Abe had wanted to revise Article Nine, and allow Japan’s Self-Defence Forces to act more like a conventional army, and use force proactively, rather than being limited to a strictly defensive role. Yet, despite this constitutional change being a long-term aim of Abe and other LDPers, he never managed to win sufficient public support, with 57 per cent of Japanese men and 80 per cent of Japanese women reported to be hostile to such a move.
More damaging to the LDP’s electoral prospects is one failure Abe did not mention – namely, that of his economic policy, or ‘Abenomics’. Electronic money-printing has failed to stop deflation, which hit Japan again this year. Olympics-scale infrastructure spending has failed to raise GDP, and higher consumption taxes have impeded shopping. As for structural reforms aimed at raising productivity, they were simply ‘never delivered’.
To be fair, Abe faced pretty intractable economic problems, stretching back to the pricking of Japan’s economic bubble at the end of the Cold War. The ruling LDP was completely ill-prepared for such a crisis, and dealt with it myopically, with largely financial measures. This meant that banks propped up unprofitable zombie firms, principally in construction, property and retailing, while other Japanese industries, such as IT, stalled. While few jobs were lost, even fewer were created. Simultaneously, the average weekly hours people worked fell, while public borrowing and debt increased to record levels.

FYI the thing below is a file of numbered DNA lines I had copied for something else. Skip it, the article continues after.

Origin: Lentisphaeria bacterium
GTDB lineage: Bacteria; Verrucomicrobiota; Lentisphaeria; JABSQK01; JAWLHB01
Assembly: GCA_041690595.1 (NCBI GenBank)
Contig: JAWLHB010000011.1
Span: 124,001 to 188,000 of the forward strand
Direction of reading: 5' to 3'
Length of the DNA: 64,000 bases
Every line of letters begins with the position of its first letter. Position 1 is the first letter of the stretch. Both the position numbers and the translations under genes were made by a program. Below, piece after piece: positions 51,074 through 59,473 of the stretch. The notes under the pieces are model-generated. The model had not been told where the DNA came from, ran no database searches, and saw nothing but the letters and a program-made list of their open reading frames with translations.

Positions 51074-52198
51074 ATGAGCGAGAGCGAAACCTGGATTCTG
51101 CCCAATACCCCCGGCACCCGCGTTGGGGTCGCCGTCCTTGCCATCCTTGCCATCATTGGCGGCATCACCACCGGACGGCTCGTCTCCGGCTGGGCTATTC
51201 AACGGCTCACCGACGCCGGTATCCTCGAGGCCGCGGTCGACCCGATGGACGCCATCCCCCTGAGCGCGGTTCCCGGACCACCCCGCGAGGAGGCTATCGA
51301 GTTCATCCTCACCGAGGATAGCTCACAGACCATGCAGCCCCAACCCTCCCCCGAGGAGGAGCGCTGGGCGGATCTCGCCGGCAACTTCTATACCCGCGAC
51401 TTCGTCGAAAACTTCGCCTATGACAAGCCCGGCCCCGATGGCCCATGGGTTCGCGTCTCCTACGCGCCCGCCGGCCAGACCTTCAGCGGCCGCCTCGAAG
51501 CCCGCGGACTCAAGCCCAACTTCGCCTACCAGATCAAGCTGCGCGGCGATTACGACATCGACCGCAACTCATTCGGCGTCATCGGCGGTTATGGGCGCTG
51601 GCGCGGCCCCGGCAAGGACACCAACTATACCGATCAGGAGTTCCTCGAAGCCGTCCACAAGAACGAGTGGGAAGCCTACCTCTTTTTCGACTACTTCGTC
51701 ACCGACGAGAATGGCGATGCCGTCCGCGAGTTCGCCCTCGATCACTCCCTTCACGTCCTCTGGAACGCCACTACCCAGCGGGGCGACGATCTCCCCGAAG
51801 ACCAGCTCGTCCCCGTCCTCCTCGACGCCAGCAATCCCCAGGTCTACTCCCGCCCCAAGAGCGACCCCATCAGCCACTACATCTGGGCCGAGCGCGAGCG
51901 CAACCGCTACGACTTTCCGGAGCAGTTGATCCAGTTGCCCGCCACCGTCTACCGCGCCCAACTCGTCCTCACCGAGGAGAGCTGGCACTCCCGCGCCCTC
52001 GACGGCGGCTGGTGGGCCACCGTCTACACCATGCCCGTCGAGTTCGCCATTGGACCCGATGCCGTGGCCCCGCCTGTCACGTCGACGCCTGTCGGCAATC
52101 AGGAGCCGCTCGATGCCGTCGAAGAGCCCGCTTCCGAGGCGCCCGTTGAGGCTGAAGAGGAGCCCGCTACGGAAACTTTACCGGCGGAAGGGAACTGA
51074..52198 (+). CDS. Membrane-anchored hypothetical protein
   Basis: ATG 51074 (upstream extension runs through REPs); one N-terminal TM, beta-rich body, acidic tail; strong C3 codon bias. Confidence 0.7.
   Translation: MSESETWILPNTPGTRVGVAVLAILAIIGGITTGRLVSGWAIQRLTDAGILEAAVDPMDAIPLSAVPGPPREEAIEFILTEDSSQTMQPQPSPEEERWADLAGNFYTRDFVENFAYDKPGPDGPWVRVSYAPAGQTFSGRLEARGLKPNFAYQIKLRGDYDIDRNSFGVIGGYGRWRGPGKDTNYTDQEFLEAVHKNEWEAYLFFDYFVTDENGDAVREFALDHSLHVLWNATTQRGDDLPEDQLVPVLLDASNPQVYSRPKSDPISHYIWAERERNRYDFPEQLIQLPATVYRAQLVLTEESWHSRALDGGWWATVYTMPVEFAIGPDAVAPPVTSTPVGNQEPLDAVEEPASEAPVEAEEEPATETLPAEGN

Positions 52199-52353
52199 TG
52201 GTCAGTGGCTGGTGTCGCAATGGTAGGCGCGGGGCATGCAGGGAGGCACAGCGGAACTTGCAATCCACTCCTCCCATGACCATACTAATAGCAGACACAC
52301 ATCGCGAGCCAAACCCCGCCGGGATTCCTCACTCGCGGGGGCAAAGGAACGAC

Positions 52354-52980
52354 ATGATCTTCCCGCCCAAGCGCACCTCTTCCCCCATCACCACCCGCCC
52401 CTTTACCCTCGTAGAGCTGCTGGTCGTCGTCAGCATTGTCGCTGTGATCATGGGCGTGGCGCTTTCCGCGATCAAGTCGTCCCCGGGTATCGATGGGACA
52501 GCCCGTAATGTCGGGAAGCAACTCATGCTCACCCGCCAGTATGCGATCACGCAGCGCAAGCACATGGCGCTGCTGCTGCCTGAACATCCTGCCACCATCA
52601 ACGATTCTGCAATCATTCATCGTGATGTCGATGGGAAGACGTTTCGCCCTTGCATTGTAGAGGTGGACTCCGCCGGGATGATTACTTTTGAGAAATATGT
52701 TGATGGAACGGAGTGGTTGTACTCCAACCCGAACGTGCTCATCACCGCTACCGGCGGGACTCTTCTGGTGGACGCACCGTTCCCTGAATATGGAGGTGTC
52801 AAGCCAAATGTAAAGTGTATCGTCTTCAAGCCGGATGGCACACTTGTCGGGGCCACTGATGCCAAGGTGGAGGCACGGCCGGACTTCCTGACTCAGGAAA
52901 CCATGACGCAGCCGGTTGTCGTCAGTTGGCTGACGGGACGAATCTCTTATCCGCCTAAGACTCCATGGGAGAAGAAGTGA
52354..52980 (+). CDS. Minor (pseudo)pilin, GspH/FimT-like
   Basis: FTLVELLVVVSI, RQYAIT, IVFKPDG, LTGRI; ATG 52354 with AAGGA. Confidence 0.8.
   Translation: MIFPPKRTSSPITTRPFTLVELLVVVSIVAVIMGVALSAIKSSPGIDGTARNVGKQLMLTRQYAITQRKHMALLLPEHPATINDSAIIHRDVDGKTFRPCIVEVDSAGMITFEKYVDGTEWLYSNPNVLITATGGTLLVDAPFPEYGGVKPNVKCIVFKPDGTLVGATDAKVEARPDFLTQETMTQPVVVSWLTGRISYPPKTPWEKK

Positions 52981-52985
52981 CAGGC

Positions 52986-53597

Despite very low levels of unemployment and relatively subdued inequality, average net household disposable income, static since 2005, is today 10 per cent below the average for OECD countries; and average net household wealth is 25 per cent below the OECD average.
Still, Japan’s situation is far from disastrous. While GDP flatlined between 1990 and 2012, Abe did partly revive the economy over the past six years – after all, its GDP only lags behind that of China and America. Japan also has much to be proud of, with a strong healthcare system and universal insurance. It has also avoided a Covid care-home scandal, and has suppressed Covid-related fatalities, at just nine per million citizens, compared, for instance, with 600 per million in the UK.